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Although ‘turbulent,’ Rx market up

BY Jim Frederick

BOSTON

The continuing impact of Medicare drug benefits, ongoing drug safety concerns, rising generics competition for off-patent big-name drugs, growing calls for universal health coverage and increasing oversight from the Food and Drug Administration are all roiling the U.S. pharmaceutical marketplace, one of the industry’s best-known market watchers declared last month.

“This market is very turbulent,” said Doug Long, vice president of industry relations for IMS Health, in a speech to chain pharmacy executives and suppliers at the National Association of Chain Drug Stores’ annual Pharmacy & Technology Conference here Aug. 14.

For the pharmaceutical market over the 12-month period ended in June, Long said. “There’s probably been more change this year than any other year we’ve seen.” He summed up his prediction for the U.S. prescription drug market in 2007 as “fast start, slow finish.”

U.S. pharmaceutical sales have staged a resurgence since growth rates plummeted in 2005 over drug-safety concerns, Long said, and reached $284.8 billion over the 12-month period ended in June. “Clearly, we’re not in the double-digit pharmaceutical growth pattern that we were in late the 1990s and early 2000s,” he said. “We’re in single-digit growth.”

Nevertheless, Long dubbed 2006 “a very good year, and it recovered quite substantially over the low point of 2005,” a year in which such blockbuster nonsteroidal anti-inflammatory drugs as Merck’s Vioxx and G.D. Searle and Pfizer’s cox-2 inhibitor, Bextra, were withdrawn from the market over side-effect issues.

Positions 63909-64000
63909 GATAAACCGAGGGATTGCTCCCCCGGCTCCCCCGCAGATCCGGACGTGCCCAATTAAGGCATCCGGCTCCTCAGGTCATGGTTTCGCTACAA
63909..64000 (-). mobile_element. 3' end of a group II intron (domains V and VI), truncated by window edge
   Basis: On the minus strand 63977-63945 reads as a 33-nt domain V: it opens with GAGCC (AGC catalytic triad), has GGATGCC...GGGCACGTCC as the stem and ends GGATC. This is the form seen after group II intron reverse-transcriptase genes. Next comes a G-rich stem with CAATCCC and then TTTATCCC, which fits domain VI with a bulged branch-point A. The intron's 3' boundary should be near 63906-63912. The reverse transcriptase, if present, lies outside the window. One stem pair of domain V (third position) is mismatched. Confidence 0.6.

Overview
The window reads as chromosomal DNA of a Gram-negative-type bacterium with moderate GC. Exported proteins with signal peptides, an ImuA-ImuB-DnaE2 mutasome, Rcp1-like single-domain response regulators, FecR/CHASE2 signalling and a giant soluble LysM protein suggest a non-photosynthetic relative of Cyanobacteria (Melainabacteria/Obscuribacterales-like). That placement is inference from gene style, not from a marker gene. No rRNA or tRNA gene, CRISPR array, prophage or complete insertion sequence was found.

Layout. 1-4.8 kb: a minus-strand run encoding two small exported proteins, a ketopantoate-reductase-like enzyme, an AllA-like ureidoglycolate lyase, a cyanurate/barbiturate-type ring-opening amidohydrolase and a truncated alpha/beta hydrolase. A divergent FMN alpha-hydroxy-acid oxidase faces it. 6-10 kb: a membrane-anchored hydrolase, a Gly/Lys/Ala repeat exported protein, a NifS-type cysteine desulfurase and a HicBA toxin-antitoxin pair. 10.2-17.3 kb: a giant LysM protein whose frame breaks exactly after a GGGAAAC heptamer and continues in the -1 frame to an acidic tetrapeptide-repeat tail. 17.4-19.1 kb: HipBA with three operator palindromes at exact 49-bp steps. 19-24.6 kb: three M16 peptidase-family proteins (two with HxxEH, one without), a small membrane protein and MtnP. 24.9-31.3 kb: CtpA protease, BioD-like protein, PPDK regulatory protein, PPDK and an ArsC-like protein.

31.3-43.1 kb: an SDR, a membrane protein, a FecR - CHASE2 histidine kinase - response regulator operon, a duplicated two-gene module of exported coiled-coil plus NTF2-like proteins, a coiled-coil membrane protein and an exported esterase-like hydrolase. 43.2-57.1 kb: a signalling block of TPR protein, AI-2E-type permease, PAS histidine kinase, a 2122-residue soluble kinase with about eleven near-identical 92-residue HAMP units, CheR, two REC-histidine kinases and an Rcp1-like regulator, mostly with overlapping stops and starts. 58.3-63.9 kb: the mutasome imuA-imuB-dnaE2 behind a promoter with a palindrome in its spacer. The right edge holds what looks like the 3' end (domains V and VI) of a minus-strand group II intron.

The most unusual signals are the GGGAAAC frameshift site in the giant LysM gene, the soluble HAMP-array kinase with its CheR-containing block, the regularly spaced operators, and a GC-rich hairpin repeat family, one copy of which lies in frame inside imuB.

Retail drug sales grew more than 8.3 percent in 2006, Long said, and are rising at a 7.9 percent growth rate in the first half of 2007. “There’s now 3.5 billion prescriptions filled at retail and mail [order],” he declared. “And volume over the last 12 months is up 180 million prescriptions.”

That translates to a 4.4 percent rate of growth in scripts dispensed thus far in 2007, Long told NACDS members. For all of 2007, he predicted a unit-growth rate of 3.5 percent to 4.5 percent.

“What boosted prescription volume is Medicare Part D, and some of the high-quality generic products [that] became available last year.”

Long also credited a modest recovery in demand for immunizations and other flu-related products early this year.

Citing his predictions for a “fast start, slow finish” for the Rx market in 2007, however, IMS is forecasting that dollar growth will moderate as the year goes on. Although the drug market staged a 7.9 percent dollar growth rate in the first half of the year, Long said, it’s likely to finish the year with an overall growth rate of 5 percent to 6 percent.

“The market is decelerating in dollar growth and prescription growth. And the reason primarily is Medicare Part D.”

The reason: Year-to-year comparisons with the fast rise in Part D-related prescription sales in 2006 will become tougher as the year goes on, Long explained. “Medicare Part D did increase prescription volume 1 [percent] to 2 percent,” he said, calling it “a spectacular increase for the industry.”

That growth, however, came at the cost of lower profit margins as more prescription business shifted from higher-margin sources of payment like Medicaid, private third-party payers and patients themselves into the lower-margin Medicare Part D plans.